Top customer reviews
The reviews for both sets are merged together... that is why you are seeing people claim that it has the original unaltered versions, and people complaining they do not. THIS set that I specifically clicked on to make this comment on is on the 2004 release which DOES NOT CONTAIN THE ORIGINAL UNALTERED VERSIONS. The box image is silver and has Darth Vader's mask on the box. This set ONLY contains the SE along with a 4th bonus disc of making of features and trailers and a sneak peak at episode III. If you want the trilogy set that contains both the SE and the unaltered versions but no bonus features, make sure when purchasing from Amazon, that the picture is a picture of Darth Vader and Luke clashing with light sabers and the box has a lot of blue coloring. It also says IV V VI along the bottom. Scroll down to DVD info and it should say release date: 2008. THAT is the version you are looking for.
If you place an order on the Trilogy with the Silver box with Darth Vaders mask on it, you are going to get the 2004 release of the trilogy and that's probably not the one you want... This review is going to appear on both sets though... So make sure before you buy, that you are on the correct trilogy page. Check the picture. Check the release date.
There are plenty of reviews of the actual product so I'm not going to go into that. Just wanted to clear up some confusion.
There are no longer copies available from retail that have the original cuts included anymore. They're out of print. There are no bluray editions and no current editions with the old cuts. You can still find the ones with the original cuts but be prepared to pay a hefty price.
However overall it was really nice, and the digital enhancement from when they went from film to disc was very well done. Only other thing worth noting is that the instrumentals can get VERY loud where as the talking is still quiet. This can be a little annoying if your not ready to adjust your volume between scene changes. (This might be a setting on the disc you can change, I haven't really poked around).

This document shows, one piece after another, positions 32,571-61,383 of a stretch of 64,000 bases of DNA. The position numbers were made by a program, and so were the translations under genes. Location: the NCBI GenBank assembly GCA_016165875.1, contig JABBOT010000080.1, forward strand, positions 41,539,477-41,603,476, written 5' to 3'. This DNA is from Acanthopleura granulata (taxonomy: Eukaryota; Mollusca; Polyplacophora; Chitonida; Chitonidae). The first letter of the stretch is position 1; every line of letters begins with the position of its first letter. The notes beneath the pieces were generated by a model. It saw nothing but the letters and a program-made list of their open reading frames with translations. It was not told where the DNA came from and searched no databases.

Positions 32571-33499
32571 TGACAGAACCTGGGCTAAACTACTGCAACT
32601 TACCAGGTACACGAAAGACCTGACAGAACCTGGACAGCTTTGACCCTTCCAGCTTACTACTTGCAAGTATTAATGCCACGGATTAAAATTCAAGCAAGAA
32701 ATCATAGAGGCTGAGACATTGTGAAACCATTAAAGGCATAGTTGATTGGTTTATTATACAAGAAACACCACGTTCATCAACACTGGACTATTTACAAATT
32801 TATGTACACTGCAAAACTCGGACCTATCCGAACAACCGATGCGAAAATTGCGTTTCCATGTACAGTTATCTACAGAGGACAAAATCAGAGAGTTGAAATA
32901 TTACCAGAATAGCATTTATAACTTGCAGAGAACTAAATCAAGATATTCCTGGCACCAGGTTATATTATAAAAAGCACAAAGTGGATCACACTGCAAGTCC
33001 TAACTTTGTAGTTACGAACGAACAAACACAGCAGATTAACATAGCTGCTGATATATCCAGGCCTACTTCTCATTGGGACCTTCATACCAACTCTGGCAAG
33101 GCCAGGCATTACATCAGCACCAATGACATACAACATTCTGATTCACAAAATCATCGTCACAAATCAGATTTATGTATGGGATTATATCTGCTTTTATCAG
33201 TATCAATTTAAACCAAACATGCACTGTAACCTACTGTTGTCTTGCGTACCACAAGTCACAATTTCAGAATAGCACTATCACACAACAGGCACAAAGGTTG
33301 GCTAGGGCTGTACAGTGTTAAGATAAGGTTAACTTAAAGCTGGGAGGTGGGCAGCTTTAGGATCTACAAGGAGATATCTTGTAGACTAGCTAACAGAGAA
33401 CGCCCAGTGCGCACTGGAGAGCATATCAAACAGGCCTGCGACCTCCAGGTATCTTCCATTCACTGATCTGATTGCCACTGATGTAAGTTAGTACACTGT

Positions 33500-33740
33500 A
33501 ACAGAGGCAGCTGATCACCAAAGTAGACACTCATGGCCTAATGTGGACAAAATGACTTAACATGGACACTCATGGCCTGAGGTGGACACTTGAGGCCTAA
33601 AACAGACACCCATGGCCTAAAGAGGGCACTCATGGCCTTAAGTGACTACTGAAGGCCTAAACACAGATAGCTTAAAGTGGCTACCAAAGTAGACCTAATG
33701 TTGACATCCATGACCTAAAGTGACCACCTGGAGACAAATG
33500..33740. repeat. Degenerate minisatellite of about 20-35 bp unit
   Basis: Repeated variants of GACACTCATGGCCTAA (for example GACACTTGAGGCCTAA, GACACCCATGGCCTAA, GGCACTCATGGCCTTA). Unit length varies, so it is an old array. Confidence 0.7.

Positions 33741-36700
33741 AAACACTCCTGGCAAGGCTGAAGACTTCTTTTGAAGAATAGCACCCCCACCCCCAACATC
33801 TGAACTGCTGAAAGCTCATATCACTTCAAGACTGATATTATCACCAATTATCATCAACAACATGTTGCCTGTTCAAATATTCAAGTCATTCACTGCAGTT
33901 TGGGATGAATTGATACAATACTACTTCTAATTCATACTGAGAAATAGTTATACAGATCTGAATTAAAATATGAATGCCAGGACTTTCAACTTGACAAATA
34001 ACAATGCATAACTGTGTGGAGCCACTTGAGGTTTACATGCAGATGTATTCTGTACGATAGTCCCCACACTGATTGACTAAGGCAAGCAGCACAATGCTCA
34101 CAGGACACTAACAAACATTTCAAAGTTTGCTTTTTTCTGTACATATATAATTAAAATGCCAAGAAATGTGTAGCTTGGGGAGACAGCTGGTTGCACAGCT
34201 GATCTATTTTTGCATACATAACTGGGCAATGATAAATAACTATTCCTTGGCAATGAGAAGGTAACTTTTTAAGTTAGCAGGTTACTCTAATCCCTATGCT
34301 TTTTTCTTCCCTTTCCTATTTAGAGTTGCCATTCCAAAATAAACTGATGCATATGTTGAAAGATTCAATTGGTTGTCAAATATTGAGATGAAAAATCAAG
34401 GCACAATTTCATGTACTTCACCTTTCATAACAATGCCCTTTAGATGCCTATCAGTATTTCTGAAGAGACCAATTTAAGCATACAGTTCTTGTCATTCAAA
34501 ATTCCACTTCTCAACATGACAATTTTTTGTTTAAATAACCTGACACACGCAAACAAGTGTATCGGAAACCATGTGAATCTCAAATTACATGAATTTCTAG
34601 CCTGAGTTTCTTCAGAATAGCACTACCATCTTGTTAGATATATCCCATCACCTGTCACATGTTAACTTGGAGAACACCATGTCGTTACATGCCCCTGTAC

Hands down the worst thing to ever happen to these movies? That horrible "NOOOOO!!!!" from the end of new trilogy was added to one of the final scenes in Jedi.
If you're a Star Wars fan, do yourself a favor and don't buy this.
Most recent customer reviews
Look for similar items by category
- Movies & TV > Boxed Sets > Action & Adventure
- Movies & TV > Boxed Sets > Sci-Fi & Fantasy
- Movies & TV > Cult Movies > Sci-Fi & Fantasy
- Movies & TV > Genre for Featured Categories > Kids & Family
- Movies & TV > Movies
- Movies & TV > Science Fiction & Fantasy > Science Fiction > Star Wars
- Movies & TV > Studio Specials > 20th Century Fox Home Entertainment > Action > General
- Movies & TV > Studio Specials > 20th Century Fox Home Entertainment > All Fox Titles
- Movies & TV > Studio Specials > 20th Century Fox Home Entertainment > Kids & Family > Family Features
- Movies & TV > Studio Specials > 20th Century Fox Home Entertainment > Science Fiction > General